Recently the University of Illinois (UIUC) has started a collaboration with tech giants such as Amazon, Apple, Google, Meta, Microsoft. The partnership is based on a project called Speech Accessibility, which aims to improve speech recognition for users with disabilities. Speech Accessibility is aimed at people with Lou Gehrig’s disease (ALS), Parkinson’s, cerebral palsy, Down’s syndrome and others conditions that could limit users’ communication skills.
The present and the future of voice in technology
Currently, speech recognition technologies allow various operations that simplify users’ lives. The range of possibilities encompasses both productivity and leisure. It is now possible change radio stations in your car without taking your hands off the wheel, or search for studios without having to manually type in keywords. And then the smart homes: just a word, for exampler operate vacuum cleaners, house lights, dishwashers and the entire connected ecosystem. But what are the possibilities for the future?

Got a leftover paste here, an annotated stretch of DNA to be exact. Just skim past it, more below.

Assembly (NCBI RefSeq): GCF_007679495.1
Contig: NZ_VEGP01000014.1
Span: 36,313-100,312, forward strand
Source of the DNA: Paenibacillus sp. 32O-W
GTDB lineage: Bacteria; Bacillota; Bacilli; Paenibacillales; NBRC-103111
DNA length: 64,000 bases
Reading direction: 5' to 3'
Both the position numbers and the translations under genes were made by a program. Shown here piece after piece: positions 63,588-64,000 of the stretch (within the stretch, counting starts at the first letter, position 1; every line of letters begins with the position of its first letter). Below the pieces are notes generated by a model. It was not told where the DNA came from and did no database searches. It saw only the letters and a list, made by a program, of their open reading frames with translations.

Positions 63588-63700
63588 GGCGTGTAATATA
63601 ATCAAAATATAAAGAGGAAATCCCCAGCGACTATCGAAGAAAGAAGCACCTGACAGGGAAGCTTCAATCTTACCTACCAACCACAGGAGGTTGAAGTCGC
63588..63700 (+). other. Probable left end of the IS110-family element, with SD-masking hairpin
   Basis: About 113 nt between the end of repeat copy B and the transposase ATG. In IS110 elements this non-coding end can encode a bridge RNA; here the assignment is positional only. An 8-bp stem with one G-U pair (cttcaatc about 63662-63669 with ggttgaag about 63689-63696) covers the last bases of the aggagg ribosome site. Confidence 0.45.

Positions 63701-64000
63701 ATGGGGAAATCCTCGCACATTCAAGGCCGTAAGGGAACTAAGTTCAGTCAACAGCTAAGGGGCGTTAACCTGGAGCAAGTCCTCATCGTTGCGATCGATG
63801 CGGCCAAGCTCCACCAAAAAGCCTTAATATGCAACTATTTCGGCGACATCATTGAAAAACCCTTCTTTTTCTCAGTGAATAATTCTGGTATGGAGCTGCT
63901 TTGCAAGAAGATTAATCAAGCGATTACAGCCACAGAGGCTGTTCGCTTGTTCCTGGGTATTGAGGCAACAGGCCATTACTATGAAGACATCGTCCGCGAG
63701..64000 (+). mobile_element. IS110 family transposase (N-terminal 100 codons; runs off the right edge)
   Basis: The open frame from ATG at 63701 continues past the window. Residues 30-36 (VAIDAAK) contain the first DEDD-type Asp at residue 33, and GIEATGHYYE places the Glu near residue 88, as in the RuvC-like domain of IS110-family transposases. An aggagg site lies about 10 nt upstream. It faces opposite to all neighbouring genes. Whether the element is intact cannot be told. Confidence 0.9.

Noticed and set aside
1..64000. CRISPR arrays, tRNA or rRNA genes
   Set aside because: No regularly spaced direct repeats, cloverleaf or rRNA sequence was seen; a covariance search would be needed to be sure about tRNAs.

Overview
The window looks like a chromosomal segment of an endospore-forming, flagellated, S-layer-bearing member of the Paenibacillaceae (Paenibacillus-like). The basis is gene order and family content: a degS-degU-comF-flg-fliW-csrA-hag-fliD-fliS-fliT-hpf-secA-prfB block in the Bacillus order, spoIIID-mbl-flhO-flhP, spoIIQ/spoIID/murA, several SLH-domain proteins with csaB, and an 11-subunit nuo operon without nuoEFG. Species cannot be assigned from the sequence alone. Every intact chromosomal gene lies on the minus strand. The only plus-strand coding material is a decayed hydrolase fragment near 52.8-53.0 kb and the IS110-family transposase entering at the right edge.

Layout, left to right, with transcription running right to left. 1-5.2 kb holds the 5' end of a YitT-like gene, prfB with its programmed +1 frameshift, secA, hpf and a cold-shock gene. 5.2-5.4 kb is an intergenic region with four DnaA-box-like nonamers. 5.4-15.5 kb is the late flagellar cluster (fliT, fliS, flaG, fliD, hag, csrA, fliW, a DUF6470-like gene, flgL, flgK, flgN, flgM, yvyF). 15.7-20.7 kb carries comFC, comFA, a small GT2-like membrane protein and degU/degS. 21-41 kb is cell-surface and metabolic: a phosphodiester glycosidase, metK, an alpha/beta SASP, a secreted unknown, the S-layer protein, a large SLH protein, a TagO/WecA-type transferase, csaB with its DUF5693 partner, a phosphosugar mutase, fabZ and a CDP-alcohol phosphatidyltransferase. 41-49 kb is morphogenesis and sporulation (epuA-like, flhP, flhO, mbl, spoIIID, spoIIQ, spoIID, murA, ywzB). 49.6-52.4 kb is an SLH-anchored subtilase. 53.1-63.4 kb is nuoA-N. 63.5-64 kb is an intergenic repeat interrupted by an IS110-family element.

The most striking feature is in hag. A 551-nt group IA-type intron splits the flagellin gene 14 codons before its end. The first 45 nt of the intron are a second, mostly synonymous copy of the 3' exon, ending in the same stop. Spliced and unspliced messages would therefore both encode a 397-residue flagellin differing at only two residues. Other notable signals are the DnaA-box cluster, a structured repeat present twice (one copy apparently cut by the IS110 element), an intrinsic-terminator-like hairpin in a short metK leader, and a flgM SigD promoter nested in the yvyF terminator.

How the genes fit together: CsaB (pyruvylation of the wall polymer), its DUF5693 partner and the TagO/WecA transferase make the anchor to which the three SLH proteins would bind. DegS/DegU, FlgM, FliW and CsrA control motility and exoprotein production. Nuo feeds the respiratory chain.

The recent news announced by Google Assistant confirm that the tech trends will continue to go in an increasingly vocal direction. Voice learning AI may soon take over in the film industry as well (which is actually already happening with deepfake).
It will then be interesting to understand how and if the machines will be able to understand the nuances of the voice. An advanced technology in this sense could be able to detect the user’s moods, also providing psychological support. The robots could then come to empathize with humans.
Last but not least, there is the metaverso: essential actor when it comes to the future. The possibilities are almost endless for those who will be able to seize them. Indeed, for those who will be able to make their voices heard.